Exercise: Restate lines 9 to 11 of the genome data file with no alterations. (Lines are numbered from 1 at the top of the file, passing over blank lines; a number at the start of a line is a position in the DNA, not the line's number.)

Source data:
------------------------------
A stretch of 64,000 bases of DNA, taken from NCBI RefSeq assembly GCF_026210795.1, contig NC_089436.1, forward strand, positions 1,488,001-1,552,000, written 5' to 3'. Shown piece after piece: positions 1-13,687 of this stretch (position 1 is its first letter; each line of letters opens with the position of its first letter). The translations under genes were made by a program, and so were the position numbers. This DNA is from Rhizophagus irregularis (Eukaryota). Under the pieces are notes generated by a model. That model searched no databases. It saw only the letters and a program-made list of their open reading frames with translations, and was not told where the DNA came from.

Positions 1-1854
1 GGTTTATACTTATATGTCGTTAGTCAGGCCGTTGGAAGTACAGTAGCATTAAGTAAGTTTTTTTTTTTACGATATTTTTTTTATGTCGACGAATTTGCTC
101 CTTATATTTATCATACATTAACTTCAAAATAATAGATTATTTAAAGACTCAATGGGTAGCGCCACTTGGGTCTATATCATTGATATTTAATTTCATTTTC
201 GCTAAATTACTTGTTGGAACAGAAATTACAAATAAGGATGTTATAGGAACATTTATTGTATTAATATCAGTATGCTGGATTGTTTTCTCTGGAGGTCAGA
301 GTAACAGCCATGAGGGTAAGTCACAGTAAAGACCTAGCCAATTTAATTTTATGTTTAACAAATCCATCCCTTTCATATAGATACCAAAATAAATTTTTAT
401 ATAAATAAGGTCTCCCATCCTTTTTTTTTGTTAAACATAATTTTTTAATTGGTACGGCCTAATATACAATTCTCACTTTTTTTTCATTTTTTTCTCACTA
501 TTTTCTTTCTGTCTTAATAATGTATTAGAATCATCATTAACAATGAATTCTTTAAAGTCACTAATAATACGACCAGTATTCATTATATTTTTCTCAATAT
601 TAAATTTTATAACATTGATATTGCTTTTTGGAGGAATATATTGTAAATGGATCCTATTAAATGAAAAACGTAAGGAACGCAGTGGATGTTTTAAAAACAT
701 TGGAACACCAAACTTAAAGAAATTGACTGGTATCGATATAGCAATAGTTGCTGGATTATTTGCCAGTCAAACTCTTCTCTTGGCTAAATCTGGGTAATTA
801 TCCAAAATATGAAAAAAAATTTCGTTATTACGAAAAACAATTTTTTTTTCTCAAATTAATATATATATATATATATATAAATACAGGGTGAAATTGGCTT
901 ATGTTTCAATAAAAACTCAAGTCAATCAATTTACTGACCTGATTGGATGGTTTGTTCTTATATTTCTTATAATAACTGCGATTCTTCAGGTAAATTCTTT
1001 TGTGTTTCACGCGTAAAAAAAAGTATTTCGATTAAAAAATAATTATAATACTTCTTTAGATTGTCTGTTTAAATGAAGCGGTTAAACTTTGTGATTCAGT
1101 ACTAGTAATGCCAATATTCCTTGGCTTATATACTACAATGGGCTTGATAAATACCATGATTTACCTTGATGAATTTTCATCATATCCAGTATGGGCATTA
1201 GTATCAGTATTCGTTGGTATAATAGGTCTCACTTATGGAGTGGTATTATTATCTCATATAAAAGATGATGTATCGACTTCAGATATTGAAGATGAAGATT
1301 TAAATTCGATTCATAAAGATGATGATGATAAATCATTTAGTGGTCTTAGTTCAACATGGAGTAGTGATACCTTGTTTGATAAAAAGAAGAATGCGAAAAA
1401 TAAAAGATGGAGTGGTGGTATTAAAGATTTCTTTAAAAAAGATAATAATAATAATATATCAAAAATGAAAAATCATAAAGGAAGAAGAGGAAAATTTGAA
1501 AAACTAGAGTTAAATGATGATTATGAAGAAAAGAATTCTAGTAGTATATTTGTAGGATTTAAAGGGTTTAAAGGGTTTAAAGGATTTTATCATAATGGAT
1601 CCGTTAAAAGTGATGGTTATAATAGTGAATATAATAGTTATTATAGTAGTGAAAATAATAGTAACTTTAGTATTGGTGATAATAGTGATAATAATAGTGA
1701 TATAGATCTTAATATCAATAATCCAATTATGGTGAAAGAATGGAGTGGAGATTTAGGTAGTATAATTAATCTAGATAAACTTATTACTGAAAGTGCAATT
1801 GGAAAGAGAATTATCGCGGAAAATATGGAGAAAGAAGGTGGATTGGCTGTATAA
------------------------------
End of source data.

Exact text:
601 TAAATTTTATAACATTGATATTGCTTTTTGGAGGAATATATTGTAAATGGATCCTATTAAATGAAAAACGTAAGGAACGCAGTGGATGTTTTAAAAACAT
701 TGGAACACCAAACTTAAAGAAATTGACTGGTATCGATATAGCAATAGTTGCTGGATTATTTGCCAGTCAAACTCTTCTCTTGGCTAAATCTGGGTAATTA
801 TCCAAAATATGAAAAAAAATTTCGTTATTACGAAAAACAATTTTTTTTTCTCAAATTAATATATATATATATATATATAAATACAGGGTGAAATTGGCTT